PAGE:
Wax melts and sachets

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Mobjack Bay

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After a bit of research here and on the Candle Science website, I decided against trying to make candles. Thank you @jcandleattic, @lenarenee, @Quanta and others for saving me from myself 😂.

Instead, I’m forging ahead with wax melts and wax sachets. One challenge I set is to use up supplies I have on hand, which means I don’t have the wax recommended for melts/tarts. I came up with the following recipes and would greatly appreciate input regarding any adjustments I should make for whatever reasons I can’t anticipate due to lack of knowledge and experience. I also still have a few questions. Thanks in advance!

Wax Melts
96% soy wax GW 415
4% beeswax pastilles
6% wt. of wax for eo blend

V1 - Each piece is about 7 grams and they’re scented with lavender eo. A smaller piece has been in my electric wax tart warmer for just over three hours. The oil in the middle of the bowl is approx 225F and the temp drops below 200F towards the rim of the bowl. The lavender buds look fine and I can smell the lavender eo. I made this batch last night and the melts popped right out of the mold this morning. This silicone mold from the thrift store is not shiny, so I guess I should not expect shiny sides, but I think I also read something about the behavior of soy wax being problematic (crumbly?).

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I happen to have a bunch of Ikea tea lights sitting around for a few years now. They’re in a closed container, so not dusty. Can I upcycle them into wax tarts for use with FOs? If so, can I use the paraffin on its own?

Wax Sachets
70% soy wax GW 415
30% candelilla wax
7% wt. of wax for eo blend

V1 - This is my first recipe and second try at decorating after I smashed the orange slice through the top of the first one. Figuring out when to decorate will be key because I created a bit of a crack even when I gently placed the orange on what still looked more or less like liquid wax on the top of this one. The “cold throw” is satisfactory.

I have family in Arizona and will warn them against using one of these in a car. Otherwise, how does the wax blend look for longevity/durability? This prototype made with 70 g of wax seems a bit too big/thick relative to pictures of sachets I’ve seen online, so I will probably try 60 g or even 50 g next. I plan to make a hole at one end using a hot nail and will add ribbon or string for hanging.

I’m also wondering if there’s a way to get powders to stay dispersed in wax.

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Do candles made with soy wax ever go rancid? I’m wondering if I should add ROE.
 

Carly B

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I have made wax tarts for years. In fact, after about a 15 year hiatus, I just started making them again. Given that they are what I consider disposable, i.e. each tart will last about one or two evenings, and that I'm only making them for my own enjoyment, I don't get fancy. I just use plain soy wax, melt it down, fragrance "to taste" (I find it's a great way to use up either sample fragrances or fragrances that don't play nice in soap), pour it into little silicone candy molds or small silicone ice cube trays, and they're good to go. I usually make less than a dozen at a time of any particular fragrance.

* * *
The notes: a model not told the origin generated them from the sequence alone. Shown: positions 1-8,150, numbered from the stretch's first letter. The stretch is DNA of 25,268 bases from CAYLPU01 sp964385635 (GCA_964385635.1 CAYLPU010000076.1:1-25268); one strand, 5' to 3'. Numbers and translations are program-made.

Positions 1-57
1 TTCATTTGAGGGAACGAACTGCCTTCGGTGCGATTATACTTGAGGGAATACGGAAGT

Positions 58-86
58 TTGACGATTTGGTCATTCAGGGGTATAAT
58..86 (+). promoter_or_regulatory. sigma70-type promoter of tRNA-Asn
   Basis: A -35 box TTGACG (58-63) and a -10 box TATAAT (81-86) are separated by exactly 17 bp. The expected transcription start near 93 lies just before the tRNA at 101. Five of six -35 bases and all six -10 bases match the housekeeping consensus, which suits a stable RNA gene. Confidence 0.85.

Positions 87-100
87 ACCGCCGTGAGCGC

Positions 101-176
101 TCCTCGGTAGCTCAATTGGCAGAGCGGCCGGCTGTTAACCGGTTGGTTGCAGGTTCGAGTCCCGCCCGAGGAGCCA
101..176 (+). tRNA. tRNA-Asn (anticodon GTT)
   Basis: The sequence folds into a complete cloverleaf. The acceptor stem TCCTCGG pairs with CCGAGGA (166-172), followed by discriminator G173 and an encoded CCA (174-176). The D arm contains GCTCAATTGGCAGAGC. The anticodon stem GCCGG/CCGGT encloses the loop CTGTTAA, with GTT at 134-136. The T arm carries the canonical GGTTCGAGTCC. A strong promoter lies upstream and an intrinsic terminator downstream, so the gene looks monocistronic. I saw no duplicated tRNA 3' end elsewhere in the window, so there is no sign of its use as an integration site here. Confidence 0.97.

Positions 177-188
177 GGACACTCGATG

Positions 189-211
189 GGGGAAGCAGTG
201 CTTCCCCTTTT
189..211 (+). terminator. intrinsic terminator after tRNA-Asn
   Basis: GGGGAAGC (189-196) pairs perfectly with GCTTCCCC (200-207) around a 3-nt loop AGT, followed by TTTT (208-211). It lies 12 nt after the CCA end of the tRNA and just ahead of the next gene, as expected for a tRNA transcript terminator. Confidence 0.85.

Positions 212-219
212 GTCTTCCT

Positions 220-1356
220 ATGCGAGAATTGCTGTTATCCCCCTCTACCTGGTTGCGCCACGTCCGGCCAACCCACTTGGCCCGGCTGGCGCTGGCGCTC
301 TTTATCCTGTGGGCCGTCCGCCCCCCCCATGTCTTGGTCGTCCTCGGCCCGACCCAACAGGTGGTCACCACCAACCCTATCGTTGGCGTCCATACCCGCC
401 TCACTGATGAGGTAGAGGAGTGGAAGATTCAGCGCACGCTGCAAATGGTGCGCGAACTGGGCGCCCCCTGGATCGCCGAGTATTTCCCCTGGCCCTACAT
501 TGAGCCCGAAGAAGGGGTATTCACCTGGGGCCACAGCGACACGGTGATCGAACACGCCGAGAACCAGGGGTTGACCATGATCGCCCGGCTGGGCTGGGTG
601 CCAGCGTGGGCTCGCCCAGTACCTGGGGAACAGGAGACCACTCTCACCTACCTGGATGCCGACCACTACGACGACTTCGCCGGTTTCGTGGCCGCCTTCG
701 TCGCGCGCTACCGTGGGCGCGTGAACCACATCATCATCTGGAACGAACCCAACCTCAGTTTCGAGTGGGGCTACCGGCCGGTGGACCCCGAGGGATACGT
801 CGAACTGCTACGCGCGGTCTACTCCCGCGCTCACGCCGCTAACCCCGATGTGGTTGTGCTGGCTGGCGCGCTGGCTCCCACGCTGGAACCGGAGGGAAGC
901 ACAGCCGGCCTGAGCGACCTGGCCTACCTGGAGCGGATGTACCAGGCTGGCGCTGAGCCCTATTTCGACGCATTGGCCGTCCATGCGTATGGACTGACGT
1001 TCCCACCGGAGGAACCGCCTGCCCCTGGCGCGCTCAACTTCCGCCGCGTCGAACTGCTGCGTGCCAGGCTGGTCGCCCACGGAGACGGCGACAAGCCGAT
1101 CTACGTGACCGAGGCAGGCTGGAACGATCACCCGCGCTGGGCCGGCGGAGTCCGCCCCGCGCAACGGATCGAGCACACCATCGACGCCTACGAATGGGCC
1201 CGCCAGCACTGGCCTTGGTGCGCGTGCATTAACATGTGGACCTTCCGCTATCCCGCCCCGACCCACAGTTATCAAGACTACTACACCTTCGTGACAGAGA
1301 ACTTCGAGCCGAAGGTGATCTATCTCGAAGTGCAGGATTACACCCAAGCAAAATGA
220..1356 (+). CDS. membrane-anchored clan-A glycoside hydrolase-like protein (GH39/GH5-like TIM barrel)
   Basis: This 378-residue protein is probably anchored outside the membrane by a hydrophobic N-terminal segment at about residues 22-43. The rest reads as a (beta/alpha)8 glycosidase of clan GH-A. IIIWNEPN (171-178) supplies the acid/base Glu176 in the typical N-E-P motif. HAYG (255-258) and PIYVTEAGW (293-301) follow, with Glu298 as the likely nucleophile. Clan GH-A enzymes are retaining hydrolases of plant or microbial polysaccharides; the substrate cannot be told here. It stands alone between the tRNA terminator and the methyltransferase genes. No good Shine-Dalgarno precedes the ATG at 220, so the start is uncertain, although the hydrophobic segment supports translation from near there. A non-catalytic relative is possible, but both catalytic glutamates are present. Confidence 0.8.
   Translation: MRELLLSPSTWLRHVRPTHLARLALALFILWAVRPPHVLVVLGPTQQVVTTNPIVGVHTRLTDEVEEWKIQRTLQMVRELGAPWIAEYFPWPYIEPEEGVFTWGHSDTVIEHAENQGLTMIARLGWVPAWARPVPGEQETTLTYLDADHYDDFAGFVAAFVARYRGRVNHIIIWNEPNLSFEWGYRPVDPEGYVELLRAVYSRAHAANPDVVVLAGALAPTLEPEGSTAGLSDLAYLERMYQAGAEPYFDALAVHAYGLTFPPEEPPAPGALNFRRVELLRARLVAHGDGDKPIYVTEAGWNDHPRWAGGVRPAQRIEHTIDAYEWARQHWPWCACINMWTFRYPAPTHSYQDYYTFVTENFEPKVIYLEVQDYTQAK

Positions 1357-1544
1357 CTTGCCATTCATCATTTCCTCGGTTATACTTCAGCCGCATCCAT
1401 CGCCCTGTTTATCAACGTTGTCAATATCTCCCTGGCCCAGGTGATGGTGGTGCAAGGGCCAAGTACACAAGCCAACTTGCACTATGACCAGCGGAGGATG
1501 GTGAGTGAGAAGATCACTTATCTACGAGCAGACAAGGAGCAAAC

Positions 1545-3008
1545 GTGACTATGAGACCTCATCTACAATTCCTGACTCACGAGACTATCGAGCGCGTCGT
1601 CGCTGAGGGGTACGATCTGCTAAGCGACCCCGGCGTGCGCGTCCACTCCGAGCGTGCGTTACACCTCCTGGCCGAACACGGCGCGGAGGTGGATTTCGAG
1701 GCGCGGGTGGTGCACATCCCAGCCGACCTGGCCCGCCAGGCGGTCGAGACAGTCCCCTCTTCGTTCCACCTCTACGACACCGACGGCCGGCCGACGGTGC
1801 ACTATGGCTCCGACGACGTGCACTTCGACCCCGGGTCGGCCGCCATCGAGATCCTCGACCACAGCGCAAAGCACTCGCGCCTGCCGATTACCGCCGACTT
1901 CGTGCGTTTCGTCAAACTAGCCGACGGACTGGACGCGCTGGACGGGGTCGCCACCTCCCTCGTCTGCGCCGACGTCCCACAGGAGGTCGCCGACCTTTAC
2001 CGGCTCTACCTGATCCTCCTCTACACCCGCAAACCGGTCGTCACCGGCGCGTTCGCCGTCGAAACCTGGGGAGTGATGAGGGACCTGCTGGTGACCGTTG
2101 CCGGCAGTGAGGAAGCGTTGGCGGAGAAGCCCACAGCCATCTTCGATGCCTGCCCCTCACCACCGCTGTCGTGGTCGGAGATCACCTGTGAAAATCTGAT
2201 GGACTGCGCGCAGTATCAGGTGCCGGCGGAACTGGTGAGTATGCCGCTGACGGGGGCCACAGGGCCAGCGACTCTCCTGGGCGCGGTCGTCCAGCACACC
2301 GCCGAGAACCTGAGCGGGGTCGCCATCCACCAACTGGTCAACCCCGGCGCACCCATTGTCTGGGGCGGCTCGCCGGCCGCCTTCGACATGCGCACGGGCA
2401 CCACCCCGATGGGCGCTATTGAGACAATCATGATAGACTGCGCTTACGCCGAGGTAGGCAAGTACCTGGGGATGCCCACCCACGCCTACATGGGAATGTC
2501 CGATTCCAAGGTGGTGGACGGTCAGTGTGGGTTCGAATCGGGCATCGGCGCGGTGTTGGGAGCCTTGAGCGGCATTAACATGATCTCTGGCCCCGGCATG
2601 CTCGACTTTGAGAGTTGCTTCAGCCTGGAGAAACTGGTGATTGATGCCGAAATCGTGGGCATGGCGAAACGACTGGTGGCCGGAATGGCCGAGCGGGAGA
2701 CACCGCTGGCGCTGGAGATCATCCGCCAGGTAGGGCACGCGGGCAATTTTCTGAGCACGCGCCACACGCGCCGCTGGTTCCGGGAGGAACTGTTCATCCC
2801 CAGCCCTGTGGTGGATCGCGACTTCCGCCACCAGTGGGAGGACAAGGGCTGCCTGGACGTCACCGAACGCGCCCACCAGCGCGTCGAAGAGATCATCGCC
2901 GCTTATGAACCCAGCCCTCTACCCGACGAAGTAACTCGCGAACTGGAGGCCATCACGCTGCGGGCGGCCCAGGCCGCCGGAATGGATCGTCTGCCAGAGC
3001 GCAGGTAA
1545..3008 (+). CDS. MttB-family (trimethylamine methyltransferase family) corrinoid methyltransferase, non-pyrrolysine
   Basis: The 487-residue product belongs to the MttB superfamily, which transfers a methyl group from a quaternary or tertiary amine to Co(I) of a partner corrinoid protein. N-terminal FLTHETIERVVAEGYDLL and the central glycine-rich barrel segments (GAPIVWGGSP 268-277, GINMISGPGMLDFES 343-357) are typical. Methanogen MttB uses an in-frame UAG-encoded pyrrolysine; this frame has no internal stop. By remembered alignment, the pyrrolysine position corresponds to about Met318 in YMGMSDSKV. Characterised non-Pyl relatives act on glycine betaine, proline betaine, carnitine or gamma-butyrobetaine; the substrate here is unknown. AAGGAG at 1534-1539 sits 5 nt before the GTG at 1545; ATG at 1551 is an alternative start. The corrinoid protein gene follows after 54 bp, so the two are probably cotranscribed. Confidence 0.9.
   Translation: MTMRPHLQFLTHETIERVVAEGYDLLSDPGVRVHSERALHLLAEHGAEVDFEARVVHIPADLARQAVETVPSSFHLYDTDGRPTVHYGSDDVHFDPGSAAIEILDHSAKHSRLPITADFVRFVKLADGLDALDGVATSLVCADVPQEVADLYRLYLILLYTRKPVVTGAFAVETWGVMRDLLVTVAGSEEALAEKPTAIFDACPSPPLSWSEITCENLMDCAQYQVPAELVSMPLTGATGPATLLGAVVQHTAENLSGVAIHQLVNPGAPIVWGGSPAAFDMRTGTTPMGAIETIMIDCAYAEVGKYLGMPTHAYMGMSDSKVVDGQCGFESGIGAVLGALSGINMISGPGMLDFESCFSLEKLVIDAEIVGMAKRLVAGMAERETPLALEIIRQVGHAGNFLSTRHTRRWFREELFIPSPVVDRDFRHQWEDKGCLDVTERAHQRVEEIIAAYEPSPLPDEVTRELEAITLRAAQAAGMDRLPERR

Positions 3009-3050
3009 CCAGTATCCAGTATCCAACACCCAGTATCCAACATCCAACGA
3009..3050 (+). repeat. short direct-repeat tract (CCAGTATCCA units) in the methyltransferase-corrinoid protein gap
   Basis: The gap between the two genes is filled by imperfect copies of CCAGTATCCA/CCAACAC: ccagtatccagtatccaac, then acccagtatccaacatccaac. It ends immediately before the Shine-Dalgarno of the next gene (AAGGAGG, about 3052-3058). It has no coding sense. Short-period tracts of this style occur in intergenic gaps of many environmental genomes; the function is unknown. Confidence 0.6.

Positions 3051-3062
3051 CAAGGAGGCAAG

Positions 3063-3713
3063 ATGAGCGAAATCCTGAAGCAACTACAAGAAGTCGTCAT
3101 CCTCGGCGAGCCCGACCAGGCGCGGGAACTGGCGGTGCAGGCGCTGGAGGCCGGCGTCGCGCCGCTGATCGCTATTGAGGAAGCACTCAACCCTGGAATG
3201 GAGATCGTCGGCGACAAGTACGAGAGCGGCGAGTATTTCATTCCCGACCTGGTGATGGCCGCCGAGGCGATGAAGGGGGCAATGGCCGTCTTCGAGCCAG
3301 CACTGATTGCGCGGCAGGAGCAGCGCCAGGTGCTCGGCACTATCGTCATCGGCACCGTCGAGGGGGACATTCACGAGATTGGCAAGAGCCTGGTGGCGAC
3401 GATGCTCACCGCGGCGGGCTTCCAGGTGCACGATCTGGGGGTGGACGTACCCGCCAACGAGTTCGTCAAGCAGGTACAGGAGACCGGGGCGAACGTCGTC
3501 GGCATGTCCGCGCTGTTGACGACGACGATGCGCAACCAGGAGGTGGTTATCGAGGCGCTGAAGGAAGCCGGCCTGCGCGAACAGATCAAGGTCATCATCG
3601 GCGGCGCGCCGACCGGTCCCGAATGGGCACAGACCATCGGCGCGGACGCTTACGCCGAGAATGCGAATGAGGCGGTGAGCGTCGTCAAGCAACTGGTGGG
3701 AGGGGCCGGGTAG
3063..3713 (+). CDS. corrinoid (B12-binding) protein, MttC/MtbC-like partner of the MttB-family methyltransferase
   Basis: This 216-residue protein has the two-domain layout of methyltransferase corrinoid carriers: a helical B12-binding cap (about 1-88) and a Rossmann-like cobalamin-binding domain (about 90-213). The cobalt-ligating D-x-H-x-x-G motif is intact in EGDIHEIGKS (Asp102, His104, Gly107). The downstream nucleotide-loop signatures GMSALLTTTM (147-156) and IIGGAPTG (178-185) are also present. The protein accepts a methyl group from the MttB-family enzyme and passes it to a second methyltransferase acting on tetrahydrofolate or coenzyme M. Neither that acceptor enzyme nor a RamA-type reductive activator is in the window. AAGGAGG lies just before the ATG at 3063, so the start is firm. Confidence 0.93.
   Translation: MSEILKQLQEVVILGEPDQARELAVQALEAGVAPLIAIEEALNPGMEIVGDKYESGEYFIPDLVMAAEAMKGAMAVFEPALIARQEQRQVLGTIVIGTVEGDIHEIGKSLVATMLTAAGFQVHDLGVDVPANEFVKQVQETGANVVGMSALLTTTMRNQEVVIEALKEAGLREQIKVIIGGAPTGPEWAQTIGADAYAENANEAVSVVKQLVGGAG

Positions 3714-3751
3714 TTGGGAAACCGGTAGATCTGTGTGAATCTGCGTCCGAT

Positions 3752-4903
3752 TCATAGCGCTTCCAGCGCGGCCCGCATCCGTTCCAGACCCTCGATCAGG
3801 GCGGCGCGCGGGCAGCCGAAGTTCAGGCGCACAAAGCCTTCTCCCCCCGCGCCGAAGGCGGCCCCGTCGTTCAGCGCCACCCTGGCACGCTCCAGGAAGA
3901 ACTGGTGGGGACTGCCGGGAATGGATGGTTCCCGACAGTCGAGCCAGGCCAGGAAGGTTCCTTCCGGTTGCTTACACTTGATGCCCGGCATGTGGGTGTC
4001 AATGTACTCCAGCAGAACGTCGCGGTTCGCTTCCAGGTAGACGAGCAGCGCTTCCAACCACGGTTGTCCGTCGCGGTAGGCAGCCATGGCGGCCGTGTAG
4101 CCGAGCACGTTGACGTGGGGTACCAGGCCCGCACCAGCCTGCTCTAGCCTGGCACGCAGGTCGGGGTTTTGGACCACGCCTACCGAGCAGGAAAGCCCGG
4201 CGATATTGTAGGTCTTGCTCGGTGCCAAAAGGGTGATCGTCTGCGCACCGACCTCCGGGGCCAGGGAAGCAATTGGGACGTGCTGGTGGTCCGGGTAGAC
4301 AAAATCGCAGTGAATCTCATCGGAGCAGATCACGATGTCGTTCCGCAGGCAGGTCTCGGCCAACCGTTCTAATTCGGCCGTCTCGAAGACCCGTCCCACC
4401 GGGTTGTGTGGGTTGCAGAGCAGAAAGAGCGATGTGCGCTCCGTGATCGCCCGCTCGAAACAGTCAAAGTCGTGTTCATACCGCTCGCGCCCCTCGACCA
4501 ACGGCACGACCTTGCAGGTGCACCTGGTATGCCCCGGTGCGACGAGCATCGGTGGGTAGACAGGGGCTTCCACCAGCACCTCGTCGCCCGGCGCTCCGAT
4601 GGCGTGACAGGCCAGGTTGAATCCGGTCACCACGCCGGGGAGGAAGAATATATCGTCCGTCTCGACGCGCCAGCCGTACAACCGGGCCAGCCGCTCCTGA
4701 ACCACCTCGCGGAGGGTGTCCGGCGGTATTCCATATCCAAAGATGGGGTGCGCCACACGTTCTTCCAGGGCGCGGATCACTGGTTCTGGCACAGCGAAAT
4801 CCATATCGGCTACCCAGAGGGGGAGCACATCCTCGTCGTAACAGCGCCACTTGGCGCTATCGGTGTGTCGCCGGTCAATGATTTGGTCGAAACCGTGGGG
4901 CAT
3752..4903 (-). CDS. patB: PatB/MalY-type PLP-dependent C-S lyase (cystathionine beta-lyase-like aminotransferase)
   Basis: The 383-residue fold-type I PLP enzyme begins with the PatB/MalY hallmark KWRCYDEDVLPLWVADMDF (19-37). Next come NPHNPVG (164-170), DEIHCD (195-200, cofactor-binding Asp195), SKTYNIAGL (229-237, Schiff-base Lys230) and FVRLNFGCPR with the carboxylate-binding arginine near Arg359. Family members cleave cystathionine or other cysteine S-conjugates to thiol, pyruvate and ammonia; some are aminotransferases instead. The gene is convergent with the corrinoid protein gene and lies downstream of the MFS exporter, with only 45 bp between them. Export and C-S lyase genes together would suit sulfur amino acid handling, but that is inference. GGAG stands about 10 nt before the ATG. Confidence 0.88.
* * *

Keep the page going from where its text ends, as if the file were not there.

I very much admire (and am sometimes in awe of) your scientific approach, but for me, the appeal of the tarts is their ease of making and of use. I've never had any rancidity issues, and both hubby and I find the throw better with tarts
than with candles.
 

Mobjack Bay

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Thanks @Carly B and @lsg I don’t have any palm wax, so that’s not an option for me. Actually, until I started reading this forum, I didn’t even know palm wax was a thing. @Carly B what kind of soy wax are you using? I noticed that the soy wax Candle Science sells for wax tarts has a melting point of 135F. GW415 melts at 125F. That’s why I added the little bit of beeswax. If GW415 will work on its own, easy peasy!
 

Carly B

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Until KiwiMoose talked about using a specific soy wax (GW415) in her soap, I didn't even realize there were varieties of soy wax. I just got some GW415 to try with soaps and I haven't used it yet. I looked up my old orders--it looks like I got 444 on two separate occasions, and another soy wax I bought doesn't even specify.

The thing with tarts is that they are very forgiving. Just take a half cup of your GW415, melt it down, add a little fragrance, and pour it into a mold and let it set up. Then you can see if it's acceptable for what you want. I'd have no hesitation using it for tarts, but as I said, to me, they aren't like a candle or soap. I use one for a couple nights then pitch it and get another one.
 

Nona'sFarm

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I use half soy and half paraffin for my tarts. When I used all soy, I couldn't get them to come out of the clamshell cleanly. I might try some beeswax instead of paraffin and see how that works.
I found that beeswax on its own won't throw scent, but 20% or less in combination with soy is satisfactory.
I know @lsg uses EOs for her tarts, but I have not had much luck with good scent throw with EOs. So definitely test them.
If you find you want a stronger scent for any of your tarts, you can easily go up to 12% of the soy weight.
Never thought about wax sachets, what a great idea! Yours looks really nice. Please share more pictures as you make them.
As far as powders dispersed in wax, I have never tried that, so no experience here on that.
I'm sure what you end up with will be beautiful.
 

Mobjack Bay

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Thanks @Nona'sFarm I will probably give the paraffin a try, mostly as a way to use it up

Wax sachets from Tuscany, only $38 for two.
I’m also planning to make undecorated round and square sachets using my moon cake impression molds, as loosely inspired by this one on the same site.

This site shows sachets made with a variety of materials, including some that would catch a lot of dust in my house.